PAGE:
Isn’t it just the most amazing thing?  I am so thrilled with it and I can’t wait to see what he does with the map for the sequel, The Unicorns of Sceadu.

Shadows and Secrets is written for fantasy lovers of all ages (and has been enjoyed by young children through adults), but my target audience was 11-15 year olds.

If you’d like a copy, feel free to email me at chautona @ chautona . com or hit the paypal button.  I’d be happy to sign it for you, wrap it for you, and get it to wherever you need it to go by Christmas.

In keeping with my tradition of giving away a copy of a book, I’ve decided to give away a copy of this book, gift wrapped if you request it, and shipped wherever you want!  Feel free to enter as often as you like, but make sure someone has entered between your entries (no back to backs).

Book will arrive in time for Christmas.  This contest ends November 30, 2009.

Map Contest Winners!

I have to say, it was fun to look at the maps, lay them all out, and then try to decide who actually won!  I mean, I had to choose three winners…

The irony came when I realized that all three winners were from the same family.

Katie Ann-  Won a copy of the Annals of Wynnewood: Shadows & Secrets!  The moment they arrive it’ll be signed and shipped to her.  Here is her winning map for the younger division.

Nathan (Katie Ann’s brother) won for the middle division!

And Jeremy (Katie Ann and Nathan’s brother) won the overall prize of $50.00 in Amazon Gift Certificates!

I’d like to thank everyone who participated and I look forward to hearing what you think of your books when you get them.  Now, let’s all pray the box arrives tomorrow, ok?

Book Review: North! Or Be Eaten

Title: North!  Or Be Eaten (Second book in the Wingfeather Saga)

Author: Andrew Peterson

Publisher’s Synopsis: Janner, Tink, and Leeli Igiby thought they were normal children with normal lives and a normal past. But now they know they’re really the Lost Jewels of Anniera, heirs to a legendary kingdom across the sea, and suddenly everyone wants to kill them.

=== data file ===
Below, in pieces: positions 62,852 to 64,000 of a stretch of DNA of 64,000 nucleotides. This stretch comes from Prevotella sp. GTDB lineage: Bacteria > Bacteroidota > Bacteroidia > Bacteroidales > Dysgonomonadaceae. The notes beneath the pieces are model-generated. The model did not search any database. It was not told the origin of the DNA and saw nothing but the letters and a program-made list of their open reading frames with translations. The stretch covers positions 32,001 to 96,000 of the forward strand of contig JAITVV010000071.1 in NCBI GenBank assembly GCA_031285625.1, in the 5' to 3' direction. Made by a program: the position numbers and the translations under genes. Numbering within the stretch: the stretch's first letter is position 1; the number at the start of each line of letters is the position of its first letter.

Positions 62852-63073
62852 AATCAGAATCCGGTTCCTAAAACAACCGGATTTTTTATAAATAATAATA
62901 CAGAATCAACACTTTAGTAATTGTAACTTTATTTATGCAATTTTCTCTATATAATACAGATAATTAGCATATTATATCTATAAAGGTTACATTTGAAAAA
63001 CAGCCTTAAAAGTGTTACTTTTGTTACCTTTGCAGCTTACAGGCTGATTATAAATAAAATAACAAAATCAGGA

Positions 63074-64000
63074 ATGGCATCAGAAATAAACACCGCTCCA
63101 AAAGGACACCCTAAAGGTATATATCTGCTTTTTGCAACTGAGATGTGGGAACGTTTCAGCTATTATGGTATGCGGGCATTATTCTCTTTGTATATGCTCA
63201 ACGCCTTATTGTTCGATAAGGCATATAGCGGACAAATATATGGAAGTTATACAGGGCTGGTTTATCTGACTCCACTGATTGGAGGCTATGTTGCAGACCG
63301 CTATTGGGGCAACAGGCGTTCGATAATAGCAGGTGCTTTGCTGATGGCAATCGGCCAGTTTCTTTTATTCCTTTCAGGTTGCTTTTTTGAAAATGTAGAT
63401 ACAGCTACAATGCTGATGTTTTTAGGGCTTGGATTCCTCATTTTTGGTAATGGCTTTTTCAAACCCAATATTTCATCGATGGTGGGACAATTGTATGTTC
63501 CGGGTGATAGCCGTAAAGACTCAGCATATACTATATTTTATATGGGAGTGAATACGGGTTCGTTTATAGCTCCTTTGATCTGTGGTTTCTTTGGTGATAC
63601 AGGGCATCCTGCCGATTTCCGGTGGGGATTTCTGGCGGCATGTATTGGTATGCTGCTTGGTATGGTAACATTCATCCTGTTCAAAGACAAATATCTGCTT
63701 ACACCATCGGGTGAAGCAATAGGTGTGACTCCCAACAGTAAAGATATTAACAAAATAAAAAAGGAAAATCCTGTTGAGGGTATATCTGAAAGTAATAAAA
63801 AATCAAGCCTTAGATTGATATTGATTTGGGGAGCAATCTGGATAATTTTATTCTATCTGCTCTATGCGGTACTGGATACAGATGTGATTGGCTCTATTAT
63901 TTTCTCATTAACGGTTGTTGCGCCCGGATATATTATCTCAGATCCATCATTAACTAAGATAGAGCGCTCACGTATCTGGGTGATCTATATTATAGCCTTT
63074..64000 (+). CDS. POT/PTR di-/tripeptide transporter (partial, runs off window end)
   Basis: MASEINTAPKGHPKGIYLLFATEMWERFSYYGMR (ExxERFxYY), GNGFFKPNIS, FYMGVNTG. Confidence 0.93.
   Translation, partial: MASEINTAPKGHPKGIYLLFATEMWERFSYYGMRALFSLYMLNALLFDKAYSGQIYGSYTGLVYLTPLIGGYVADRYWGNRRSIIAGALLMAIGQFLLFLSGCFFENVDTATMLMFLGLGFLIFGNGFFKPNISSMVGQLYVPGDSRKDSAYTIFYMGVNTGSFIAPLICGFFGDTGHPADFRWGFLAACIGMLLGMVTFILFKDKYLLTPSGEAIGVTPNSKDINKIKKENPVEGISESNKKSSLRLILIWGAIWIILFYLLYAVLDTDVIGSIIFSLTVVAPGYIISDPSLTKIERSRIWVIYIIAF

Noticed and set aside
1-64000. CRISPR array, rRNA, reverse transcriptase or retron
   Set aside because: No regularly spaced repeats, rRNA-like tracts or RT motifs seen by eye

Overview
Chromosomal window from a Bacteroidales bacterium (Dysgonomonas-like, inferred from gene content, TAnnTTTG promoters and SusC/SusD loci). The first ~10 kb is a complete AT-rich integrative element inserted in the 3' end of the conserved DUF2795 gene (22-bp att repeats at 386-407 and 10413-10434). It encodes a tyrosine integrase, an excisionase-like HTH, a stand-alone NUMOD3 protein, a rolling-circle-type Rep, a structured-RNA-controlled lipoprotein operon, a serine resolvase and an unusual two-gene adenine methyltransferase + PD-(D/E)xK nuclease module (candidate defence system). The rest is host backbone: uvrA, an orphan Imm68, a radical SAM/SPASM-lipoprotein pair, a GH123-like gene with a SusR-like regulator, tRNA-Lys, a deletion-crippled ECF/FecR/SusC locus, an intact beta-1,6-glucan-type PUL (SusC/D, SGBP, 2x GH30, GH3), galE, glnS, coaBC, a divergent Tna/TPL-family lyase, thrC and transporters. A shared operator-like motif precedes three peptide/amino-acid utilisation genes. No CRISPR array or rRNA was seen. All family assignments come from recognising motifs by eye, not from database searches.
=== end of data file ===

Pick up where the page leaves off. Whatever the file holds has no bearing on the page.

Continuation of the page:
In order to survive, the Igibys must flee to the safety of the Ice Prairies, where the lizardlike Fangs of Dang cannot follow. First, however, they have to escape the monsters of Glipwood Forest,1 the thieving Stranders of the East Bend,2 and the dreaded Fork Factory.3
But even more dangerous are the jealousies and bitterness that threaten to tear them apart, and Janner and his siblings must learn the hard way that the love of a family is more important than anything else.

1. All possessing very sharp teeth.
2. Murderous scoundrels, the lot.
3. Woe!

Oh this was another one of those books where they sent the second book before I’d ever heard of the first.  However, I went out to buy the first and prayed I’d enjoy it.  The first introduction (yes, there are two introductions labeled long and short) of the first book started off well, but I was quickly bogged down in the excessive use of phrases like, “Everything was wonderful in Aerwiar, well except for the toothy cows, the cave blats, and horned hounds that attacked at every turn.”  (not an actual quote from the book)  The first couple of times I read those caveats, I was amused.  However, until the story rolled along on its own accord, that got old very quickly.

The great news is that the story really does roll along beautifully.  Once I got past my initial distaste of what should be (and would be if there were fewer of them) a unique use of literary license in writing exceptions, I thoroughly enjoyed the book.  The author’s footnotes, in particular, are hysterical.  They remind me much of the annotations that Roy Maynard used in his Fierce Wars and Faithful Loves (annotated version of Edmund Spencer’s Faerie Queene).  The author truly has an amazing ability to write absolutely impossible to believe adventures while making you quite certain you’re living them.  So, having grown excited about the next book, I picked it up eagerly and began.

Oh my how the second book whirls you immediately into the story.  I mean, there’s nothing more terrifying in Aerwiar than toothy cows and you’re thrown at one in the first sentence!  The problem is, I really can’t tell you about the story.  I mean, I want to go on and on about the adventure, the romance (of the Anne Shirley variety… not mushy drippy bodice rippy stuff… just that feeling-that-you’re-lost-in-an-amazing-experience kind of romance), and the brilliance of  Mr. Peterson’s amazing “world” where Dang isn’t a euphemism for other words, but I can’t.  I’d ruin the experience.